"The Treasury has benefited greatly from the increase in stamp duty charges for additional properties and the rumour mill is working over time that this will not be the end of such intervention."
As the date of the Budget draws ever closer – the 22nd of November in case you didn’t have it in your diary – the rumour mill begins to kick into overdrive around the measures Chancellor Philip Hammond will (or perhaps won’t) be introducing when he stands at the Dispatch Box.
This weekend’s papers were full of suggestions about what route Hammond might wish to go down, especially when it comes to the housing market and in particular whether the Government should be encouraging or discouraging investment in property. This is clearly an interesting conundrum for Hammond who inherited a series of measures designed to move more homes from the private rental sector back into home ownership – and who has been a private landlord himself.
Advisers, and their landlord clients, will be well aware of those measures including the 3% surcharge on stamp duty, the tighter underwriting and criteria measures for buy-to-let mortgages, the slashing of tax relief on mortgage interest payments, the four or more mortgaged property rule for portfolio landlords, and of course others like the banning of letting agent fees.
All have been designed to dis-incentivise individuals from either becoming landlords or adding to their portfolios. The evidence suggests this has been something of a success but it’s also clearly that the Treasury has benefited greatly from the increase in stamp duty charges for additional properties and the rumour mill is working over time that this will not be the end of such intervention.
According to The Sunday Times, for instance, a number of Conservative MPs have urged the Chancellor to go even further in terms of discouraging further property investment, pushing for much tighter buy-to-let loan criteria and an increase in pricing. How they plan to deliver the latter however is still a moot point. The feeling is that the UK is too reliant on ever-increasing house prices in order to fund retirement and that ‘property as my pension’ investors need to be encourage to look at other options which would help the UK economy and businesses as a whole.
Plus of course, dampening house prices – or at the very least ensuring they don’t rocket off again – would be favourably received by potential first-time buyers who continue to struggle to find a deposit without the Bank of Mum and Dad to help them, and would help further the Conservative’s apparent push for the younger vote.
One has to believe there is some merit to such an outlook, and such an approach – while being deeply unpopular with landlords – might actually provide encouragement for them to look elsewhere for their investments and would deliver a much-needed boost to smaller start-up companies or those who are working within innovative sectors such as technology and the life sciences for instance.
It just so happens that the Budget is likely to announce the Government’s own thoughts on its Patient Capital Review and ‘Financing Growth in innovative firms’ consultation which is all about finding routes to finance for those firms discussed above. Traditionally, it’s these types of businesses in these types of sectors which have struggled to get the finance they need, and the UK economy has perhaps not felt the benefits of these businesses who – if funded properly and in the right way – can add considerably in terms of employment, tax revenue, GDP, and all other manner of positive economic measures.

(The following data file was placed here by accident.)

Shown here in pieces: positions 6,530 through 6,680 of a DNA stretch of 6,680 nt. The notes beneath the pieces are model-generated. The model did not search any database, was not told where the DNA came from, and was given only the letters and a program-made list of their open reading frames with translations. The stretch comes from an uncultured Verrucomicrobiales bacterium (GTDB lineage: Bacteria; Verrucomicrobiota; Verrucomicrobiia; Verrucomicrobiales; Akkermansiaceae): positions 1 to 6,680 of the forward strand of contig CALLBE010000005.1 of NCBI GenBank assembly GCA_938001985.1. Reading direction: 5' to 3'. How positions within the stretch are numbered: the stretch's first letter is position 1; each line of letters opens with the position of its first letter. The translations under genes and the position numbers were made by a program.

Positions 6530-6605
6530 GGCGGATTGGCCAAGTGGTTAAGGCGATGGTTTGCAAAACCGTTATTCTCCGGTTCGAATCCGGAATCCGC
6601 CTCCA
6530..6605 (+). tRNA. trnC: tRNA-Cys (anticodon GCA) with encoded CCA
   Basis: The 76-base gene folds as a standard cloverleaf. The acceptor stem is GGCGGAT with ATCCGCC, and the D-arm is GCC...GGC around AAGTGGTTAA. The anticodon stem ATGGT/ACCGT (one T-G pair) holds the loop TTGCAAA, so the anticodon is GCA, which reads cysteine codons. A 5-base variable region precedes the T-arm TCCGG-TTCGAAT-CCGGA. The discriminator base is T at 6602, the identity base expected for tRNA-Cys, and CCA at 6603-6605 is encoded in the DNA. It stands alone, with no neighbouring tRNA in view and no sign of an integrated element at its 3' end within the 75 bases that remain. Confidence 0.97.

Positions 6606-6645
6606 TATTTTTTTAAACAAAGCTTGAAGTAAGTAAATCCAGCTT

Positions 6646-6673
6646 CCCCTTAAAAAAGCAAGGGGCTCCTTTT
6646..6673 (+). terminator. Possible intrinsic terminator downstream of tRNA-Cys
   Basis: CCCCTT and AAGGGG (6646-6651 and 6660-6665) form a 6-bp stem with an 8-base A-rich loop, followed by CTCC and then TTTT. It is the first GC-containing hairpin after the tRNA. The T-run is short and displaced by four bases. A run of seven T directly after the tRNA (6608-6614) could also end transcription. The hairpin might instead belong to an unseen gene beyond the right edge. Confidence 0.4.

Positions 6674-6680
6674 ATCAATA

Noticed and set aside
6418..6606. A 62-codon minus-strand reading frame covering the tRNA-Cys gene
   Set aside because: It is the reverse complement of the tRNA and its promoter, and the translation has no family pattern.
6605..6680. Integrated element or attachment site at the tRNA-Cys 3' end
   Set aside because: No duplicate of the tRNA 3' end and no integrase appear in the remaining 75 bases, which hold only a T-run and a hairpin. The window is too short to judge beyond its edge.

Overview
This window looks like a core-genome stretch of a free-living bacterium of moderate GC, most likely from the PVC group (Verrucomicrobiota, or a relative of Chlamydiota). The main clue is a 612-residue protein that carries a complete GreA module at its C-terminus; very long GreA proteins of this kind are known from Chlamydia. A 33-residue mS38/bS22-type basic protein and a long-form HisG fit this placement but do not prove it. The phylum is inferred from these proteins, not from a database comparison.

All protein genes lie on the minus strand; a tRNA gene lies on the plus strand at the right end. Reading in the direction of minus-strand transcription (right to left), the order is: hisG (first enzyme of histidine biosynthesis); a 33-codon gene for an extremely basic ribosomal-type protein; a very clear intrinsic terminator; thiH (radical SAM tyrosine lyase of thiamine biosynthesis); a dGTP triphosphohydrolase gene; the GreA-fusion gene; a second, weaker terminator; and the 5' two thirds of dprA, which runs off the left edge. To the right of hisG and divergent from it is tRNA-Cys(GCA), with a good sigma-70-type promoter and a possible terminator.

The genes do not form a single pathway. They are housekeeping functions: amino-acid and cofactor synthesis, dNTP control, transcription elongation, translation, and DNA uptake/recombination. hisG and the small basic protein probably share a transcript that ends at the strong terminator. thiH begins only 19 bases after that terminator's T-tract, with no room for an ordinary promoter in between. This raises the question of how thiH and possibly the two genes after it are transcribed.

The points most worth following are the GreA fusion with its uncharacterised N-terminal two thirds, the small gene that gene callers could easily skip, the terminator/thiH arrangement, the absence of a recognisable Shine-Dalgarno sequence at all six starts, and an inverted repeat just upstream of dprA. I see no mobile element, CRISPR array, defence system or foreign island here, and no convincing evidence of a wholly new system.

Part of the response to the Review and the consultation will focus on Enterprise Investment Schemes and Seed Enterprise Investment Schemes – funds which were designed to help these smaller, innovative firms secure funding via investors. There is a belief that some of the schemes have been too much about tax incentives and not enough about investment and we expect the Government to trim the sectors such schemes can work within, which will bring them back to how EIS/SEIS were originally envisaged and designed to work. The areas we are most passionate about – technology and life sciences – are likely to remain as core investment areas and this means that investors in EIS/SEIS have a chance to invest in highly innovative companies, some at the very start of their journey, with the potential to provide them with the initial boost they need to make a real difference.
It is feasible that the Chancellor will specifically look at how EIS/SEIS proposition have utilised property-reliant investments and seek to restrictthe reliance an EIS/SEIS qualifying company may have on owning property.
No-one is saying that investors should not continue to look at the property market as an investment opportunity, but we suspect the Chancellor will be very clear in the Budget that property is not the only investment out there, and that there are very clear and positive opportunities to not only find an investment home but to support the UK innovative businesses that are forging their way in these sectors. A point likely to be even more important in a post-Brexit world.
As advisers it is therefore important to offer clients a balanced portfolio of investment options and, post-Budget, a clear picture will emerge – one which we believe will favour the use of EIS/SEIS schemes in a tighter number of sectors and offer the right level of diversification for clients who might be looking for other homes for their investment money.